Just something to ponder...............good luck!
Dean K6DDJ
« Last Edit: December 13, 2017, 12:47:39 PM by K6DDJ » Logged
WB6BYU
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Posts: 18385




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« Reply #6 on: December 13, 2017, 02:24:27 PM »

I'd suggest two possibilities:

1) direct pickup of RF from the antenna.  Not much you can do to prevent that, other
than applying ferrites to any wires connected to the device (power cords, speaker
cables, etc.) that may be acting as an antenna.  The speaker wires on your stereo are
a prime candidate for this:  seems to me that a lot of speaker wires are resonant around
40m.

2) common mode current getting into the AC power wiring and propagating to the
devices.  I haven't had a lot of problems with common mode currents with loops, but it
can happen (especially if the wire breaks somewhere) and the 4 : 1 voltage balun
provided in many tuners doesn't help much in that situation.  The first step is to measure
the resistance between the two ends of the feedline in the shack:  if it shows an open circuit
then you have a broken wire somewhere in the loop.  Then try using a 1 : 1 current balun rather
than a voltage balun and see if that makes a difference.  (You might be able to reconnect
your existing balun as current balun rather than a voltage balun depending on how it is wound.)


Any common mode current on your power wiring shouldn't propagate to your neighbors
at enough strength to cause a problem.  And the radiation from your antenna obeys the inverse
square law, so twice as far away receives 1/4 of the power.  So chances are that it isn't bothering
them.  However, if you happen to be chatting with them, you could  mention  you were having
problems with your appliances turning on and off, or otherwise doing funny things, and see if they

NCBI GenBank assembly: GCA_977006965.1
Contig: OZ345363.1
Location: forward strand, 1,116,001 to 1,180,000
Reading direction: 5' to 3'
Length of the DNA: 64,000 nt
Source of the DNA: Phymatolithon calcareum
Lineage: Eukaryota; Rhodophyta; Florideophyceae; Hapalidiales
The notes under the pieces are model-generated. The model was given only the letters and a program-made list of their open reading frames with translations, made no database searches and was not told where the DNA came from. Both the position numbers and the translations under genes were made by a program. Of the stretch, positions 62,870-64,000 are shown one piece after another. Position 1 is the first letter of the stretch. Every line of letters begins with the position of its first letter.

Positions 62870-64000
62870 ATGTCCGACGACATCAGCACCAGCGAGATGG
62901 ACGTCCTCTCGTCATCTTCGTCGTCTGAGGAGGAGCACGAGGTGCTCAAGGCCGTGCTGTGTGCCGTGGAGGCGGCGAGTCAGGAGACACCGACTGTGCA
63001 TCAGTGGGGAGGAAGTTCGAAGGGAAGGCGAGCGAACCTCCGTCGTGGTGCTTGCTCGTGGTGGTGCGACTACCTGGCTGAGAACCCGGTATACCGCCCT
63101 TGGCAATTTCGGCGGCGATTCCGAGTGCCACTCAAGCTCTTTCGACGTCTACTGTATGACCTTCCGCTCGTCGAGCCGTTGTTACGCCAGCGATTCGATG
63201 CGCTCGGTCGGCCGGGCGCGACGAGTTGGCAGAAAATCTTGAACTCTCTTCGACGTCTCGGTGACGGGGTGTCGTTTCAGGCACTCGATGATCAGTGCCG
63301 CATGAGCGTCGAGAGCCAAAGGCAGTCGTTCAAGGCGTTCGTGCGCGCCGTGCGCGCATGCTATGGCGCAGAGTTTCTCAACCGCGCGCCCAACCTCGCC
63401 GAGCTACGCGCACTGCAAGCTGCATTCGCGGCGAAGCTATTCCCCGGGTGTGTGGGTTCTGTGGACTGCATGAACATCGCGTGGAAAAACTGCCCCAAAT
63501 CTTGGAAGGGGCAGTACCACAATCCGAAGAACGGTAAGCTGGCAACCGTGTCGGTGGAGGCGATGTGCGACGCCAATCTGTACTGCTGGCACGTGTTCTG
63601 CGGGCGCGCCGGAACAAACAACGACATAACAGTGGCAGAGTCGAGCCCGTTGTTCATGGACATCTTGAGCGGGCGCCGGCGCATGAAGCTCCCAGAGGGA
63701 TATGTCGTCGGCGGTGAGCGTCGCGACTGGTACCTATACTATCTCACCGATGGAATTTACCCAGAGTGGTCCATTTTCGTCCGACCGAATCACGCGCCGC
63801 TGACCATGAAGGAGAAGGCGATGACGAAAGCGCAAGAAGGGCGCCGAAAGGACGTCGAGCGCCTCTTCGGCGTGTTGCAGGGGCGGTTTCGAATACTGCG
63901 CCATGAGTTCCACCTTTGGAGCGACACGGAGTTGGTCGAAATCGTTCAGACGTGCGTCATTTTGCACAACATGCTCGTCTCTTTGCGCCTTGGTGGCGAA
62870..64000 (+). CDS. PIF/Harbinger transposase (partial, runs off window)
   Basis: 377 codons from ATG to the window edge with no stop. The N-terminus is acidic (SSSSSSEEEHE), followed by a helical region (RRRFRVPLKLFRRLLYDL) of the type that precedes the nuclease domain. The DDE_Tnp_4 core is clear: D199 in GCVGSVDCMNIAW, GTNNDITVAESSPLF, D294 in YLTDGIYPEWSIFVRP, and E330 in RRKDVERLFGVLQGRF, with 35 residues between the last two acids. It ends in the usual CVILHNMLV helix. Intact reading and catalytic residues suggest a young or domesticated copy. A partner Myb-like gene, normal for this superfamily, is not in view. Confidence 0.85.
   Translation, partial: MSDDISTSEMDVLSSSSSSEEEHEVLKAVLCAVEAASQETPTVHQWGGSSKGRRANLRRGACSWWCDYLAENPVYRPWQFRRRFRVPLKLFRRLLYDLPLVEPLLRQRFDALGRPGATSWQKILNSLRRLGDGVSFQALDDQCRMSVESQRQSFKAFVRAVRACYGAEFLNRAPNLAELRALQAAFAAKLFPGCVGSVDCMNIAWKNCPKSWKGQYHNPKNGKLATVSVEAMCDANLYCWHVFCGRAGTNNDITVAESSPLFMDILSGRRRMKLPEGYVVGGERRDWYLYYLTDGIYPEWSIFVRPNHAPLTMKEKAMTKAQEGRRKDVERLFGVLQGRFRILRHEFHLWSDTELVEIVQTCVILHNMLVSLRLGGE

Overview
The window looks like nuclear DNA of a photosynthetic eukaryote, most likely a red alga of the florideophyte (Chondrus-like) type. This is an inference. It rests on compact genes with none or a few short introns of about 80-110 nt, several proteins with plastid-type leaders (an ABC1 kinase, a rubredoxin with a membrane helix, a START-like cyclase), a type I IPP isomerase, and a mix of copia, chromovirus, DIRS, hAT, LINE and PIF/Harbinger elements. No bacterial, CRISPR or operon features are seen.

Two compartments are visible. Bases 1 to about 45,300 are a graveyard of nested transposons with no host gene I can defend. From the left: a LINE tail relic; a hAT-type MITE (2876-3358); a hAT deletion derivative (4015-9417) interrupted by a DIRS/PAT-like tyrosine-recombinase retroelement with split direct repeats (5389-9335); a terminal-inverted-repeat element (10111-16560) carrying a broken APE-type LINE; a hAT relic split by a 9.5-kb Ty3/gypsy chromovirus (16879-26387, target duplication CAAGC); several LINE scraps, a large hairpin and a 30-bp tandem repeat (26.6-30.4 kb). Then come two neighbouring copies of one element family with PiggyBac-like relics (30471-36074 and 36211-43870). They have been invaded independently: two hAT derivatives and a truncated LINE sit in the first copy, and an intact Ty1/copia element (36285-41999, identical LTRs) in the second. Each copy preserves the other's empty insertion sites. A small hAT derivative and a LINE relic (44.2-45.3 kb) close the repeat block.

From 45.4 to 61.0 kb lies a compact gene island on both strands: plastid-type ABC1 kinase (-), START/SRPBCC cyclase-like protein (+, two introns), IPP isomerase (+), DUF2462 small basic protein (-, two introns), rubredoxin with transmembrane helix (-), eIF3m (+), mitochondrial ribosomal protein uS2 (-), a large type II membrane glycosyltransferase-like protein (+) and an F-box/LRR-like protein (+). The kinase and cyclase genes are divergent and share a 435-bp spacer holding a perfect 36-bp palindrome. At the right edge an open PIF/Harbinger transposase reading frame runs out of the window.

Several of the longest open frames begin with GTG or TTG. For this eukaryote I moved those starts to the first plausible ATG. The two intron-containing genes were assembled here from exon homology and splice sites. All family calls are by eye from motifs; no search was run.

take the bait and mention any problems that they are having.
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K8BYP
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« Reply #7 on: December 15, 2017, 11:08:36 AM »

"570 ft of good ole Lowes 14 gauge stranded wire

Thats is not an antenna, its an open circuit. That long a length of #14 is approximately 400 uH (Grovers formula) which is an open circuit (31Kohm @ 14.2 Mc)  at HF compared to a 50 ohm feedpoint.

The skin losses are out of sight.

What youve got there is (crudely put) a Beveridge antenna, with a total loss on the end. Its more or less a bent dipole..

The open wire is the main problem, it radiates badly (see theories on parallel inductors and mutual inductance) and its inside the house to radiate away. There must be a current node somewhere near the TV.
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K6DDJ
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« Reply #8 on: December 15, 2017, 03:58:29 PM »

"570 ft of good ole Lowes 14 gauge stranded wire

Thats is not an antenna, its an open circuit. That long a length of #14 is approximately 400 uH (Grovers formula) which is an open circuit (31Kohm @ 14.2 Mc)  at HF compared to a 50 ohm feedpoint.

The skin losses are out of sight.

What youve got there is (crudely put) a Beveridge antenna, with a total loss on the end. Its more or less a bent dipole..

The open wire is the main problem, it radiates badly (see theories on parallel inductors and mutual inductance) and its inside the house to radiate away. There must be a current node somewhere near the TV.



Hi K8BYP.  He is not using a long wire or beverage antenna in which case you would be correct.  If you read closer, he says the 570 feet is in the shape of a rough rectangle which implies that he is building a loop antenna.  Easy to skip over.

Dean K6DDJ
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KC1GCG
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Posts: 186




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« Reply #9 on: December 17, 2017, 04:08:51 PM »

Thanks all for the great replies and ideas. Lots to learn and research which is another reason why I love this hobby and the folks in it!